The road became worse after the viewpoint and down to Salga, where we took a coffee break.  Next stop was at Ribeira dos Caldeiras, where it's a waterfall and a water mill. All with well preserved environment by the municipality. Just after we entered Vila de Nordeste, where we had lunch on the restaurant Tronqueira. Outside was there a plant school with a lot of beautiful flowers.

We continued to the at Ponta do Sossego (the point of calmness), where they had made a fine garden and a picnic place with a nice view over the sea. It had become cloudy again. We also had a good view towards the village of Pedreira.

Next stop was at Pico Longo, where we had a view over the town of Povoacao, which is built on 7 ridges, to avoid water and earth tumbling over the houses. It looks like a star of houses. A short stop for coffee of ice cream in the town.

Back in Furnas we quitted the bus at the hot sulphur smelling springs. Nice, but with a bad smell to stroll around. Christina ate corn which had been boiled in one of the springs. It had been sunny and warm again. After writing some postcards, we went to a cafe nearby for a light meal. some of our group friends were already there. As usual the service was slow, but it didn't really matter. I continued with the postcards until nearly midnight, as we hadn't planned to go up early in  the morning.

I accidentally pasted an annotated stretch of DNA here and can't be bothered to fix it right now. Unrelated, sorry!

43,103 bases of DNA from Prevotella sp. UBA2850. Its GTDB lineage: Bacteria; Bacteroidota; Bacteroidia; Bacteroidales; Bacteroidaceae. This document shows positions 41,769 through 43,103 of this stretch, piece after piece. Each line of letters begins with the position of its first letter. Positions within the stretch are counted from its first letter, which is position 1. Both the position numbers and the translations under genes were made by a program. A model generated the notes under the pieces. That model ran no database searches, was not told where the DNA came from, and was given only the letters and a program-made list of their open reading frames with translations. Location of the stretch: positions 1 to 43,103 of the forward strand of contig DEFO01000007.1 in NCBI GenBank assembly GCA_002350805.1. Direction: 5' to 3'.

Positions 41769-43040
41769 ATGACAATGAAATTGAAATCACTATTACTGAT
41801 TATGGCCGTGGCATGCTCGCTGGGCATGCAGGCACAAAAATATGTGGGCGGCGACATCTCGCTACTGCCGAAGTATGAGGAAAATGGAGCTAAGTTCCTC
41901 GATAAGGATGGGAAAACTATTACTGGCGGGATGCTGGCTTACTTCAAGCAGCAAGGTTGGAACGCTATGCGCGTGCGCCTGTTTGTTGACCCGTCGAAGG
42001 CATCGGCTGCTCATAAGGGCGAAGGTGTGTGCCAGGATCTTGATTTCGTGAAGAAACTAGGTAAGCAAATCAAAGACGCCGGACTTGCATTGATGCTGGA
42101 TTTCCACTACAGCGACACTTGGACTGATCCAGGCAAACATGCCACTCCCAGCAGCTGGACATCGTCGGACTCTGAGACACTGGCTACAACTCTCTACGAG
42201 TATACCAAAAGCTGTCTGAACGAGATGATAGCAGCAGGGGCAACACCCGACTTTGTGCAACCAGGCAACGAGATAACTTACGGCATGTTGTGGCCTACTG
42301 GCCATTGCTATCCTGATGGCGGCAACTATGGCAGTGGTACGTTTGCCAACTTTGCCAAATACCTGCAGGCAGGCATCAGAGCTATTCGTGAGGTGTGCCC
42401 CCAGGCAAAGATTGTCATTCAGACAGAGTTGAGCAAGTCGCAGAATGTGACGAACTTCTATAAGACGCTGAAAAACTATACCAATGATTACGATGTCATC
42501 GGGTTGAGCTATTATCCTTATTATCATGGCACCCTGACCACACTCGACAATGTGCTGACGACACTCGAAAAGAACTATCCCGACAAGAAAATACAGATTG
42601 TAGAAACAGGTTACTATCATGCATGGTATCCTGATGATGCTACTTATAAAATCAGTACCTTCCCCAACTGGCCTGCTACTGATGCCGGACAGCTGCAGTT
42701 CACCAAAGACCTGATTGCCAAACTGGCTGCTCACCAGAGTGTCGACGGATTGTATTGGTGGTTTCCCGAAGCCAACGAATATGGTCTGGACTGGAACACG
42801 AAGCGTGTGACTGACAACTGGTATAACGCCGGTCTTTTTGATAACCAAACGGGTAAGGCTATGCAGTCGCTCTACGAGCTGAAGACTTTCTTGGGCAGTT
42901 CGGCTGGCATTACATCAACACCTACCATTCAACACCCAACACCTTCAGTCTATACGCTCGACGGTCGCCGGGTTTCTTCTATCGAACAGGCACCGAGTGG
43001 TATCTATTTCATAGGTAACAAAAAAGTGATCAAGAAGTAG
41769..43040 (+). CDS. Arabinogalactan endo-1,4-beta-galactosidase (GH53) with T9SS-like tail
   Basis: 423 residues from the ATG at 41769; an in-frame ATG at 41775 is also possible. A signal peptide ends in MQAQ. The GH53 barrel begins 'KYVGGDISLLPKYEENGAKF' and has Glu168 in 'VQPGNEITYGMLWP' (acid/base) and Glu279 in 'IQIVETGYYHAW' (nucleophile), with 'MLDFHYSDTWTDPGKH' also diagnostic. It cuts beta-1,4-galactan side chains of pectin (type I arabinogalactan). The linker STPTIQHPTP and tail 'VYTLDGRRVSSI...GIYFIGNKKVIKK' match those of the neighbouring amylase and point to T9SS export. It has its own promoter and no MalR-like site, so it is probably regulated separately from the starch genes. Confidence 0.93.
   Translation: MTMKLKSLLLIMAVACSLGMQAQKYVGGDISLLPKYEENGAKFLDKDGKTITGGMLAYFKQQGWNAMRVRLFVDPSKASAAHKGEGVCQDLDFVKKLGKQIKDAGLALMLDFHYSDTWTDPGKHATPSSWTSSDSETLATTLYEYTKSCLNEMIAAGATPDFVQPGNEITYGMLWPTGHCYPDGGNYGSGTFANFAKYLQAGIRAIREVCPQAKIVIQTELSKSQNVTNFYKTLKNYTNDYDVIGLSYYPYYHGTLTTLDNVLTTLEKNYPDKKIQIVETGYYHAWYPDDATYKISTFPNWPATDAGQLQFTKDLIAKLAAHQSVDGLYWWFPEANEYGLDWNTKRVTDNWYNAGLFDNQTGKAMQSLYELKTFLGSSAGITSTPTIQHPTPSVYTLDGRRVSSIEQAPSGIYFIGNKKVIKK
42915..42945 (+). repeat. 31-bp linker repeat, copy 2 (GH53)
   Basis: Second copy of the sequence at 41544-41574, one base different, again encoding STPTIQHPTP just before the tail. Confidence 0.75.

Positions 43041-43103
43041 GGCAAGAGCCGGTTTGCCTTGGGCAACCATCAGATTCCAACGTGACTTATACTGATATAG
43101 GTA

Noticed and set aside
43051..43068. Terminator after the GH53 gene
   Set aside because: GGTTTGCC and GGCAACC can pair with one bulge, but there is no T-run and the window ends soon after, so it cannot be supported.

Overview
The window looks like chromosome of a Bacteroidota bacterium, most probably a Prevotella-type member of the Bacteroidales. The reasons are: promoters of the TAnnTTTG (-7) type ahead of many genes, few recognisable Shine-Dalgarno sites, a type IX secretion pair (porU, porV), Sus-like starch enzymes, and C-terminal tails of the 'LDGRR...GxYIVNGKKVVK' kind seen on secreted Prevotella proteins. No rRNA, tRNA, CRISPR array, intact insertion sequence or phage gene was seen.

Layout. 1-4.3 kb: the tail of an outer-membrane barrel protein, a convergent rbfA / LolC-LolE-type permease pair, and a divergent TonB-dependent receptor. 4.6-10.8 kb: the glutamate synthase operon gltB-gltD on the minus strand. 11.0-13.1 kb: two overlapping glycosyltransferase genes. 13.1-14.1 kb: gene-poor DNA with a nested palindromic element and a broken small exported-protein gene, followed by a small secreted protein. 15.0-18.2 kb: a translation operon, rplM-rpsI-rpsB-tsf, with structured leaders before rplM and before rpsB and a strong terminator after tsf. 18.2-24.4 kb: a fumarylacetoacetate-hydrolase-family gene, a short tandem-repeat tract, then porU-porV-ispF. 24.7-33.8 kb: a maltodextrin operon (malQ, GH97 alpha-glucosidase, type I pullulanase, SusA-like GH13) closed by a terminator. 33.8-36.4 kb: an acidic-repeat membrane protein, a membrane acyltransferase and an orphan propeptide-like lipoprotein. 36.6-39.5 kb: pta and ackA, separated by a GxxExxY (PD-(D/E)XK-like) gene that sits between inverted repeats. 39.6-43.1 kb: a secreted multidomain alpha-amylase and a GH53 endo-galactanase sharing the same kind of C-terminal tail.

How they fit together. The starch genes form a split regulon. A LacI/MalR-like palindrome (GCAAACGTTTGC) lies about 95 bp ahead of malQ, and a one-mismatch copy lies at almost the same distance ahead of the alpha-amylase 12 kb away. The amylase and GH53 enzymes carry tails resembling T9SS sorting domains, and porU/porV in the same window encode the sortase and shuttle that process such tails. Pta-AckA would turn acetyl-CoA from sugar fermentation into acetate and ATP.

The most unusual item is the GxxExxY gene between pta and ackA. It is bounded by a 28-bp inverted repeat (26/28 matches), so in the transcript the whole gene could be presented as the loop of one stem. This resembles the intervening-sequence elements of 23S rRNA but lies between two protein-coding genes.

Monday 15th of July

We woke up earlier than planned, as some lorries, but mainly the noisy fish merchant on a moped caused this. Christina had difficult to sleep because of the damage. It still had hurt a lot and we were now pretty sure it wasn't because of stretching the muscles.

It was quite sunny when we went to the post office to buy stamps and post half of the postcards. Then we went to the Terra Notra park to explore it more thoroughly. It's really large and fantastic with both imported and endemic plants and flowers. Part of it was like walking in a jungle. There was a memorial stone of the founder in the end of the 19th century. There are also several stone animals dressed in ivy. Quite a large part of it wasn't maintained, probably because an immense cost. We probably spent a couple  of hours in the garden.

When we had finished we met Conny and Ivan and they joined us for a small lunch at the cafe. Afterward Christina and I went to the pond with the hot spring water (about 30 degrees) to swim for a while. It was really nice. It seemed to be good even for Christina, although she didn't dare to swim. The water is very yellow and looks dirty, but it's said to be good for the health. You could see  yellow taint below our feet afterwards.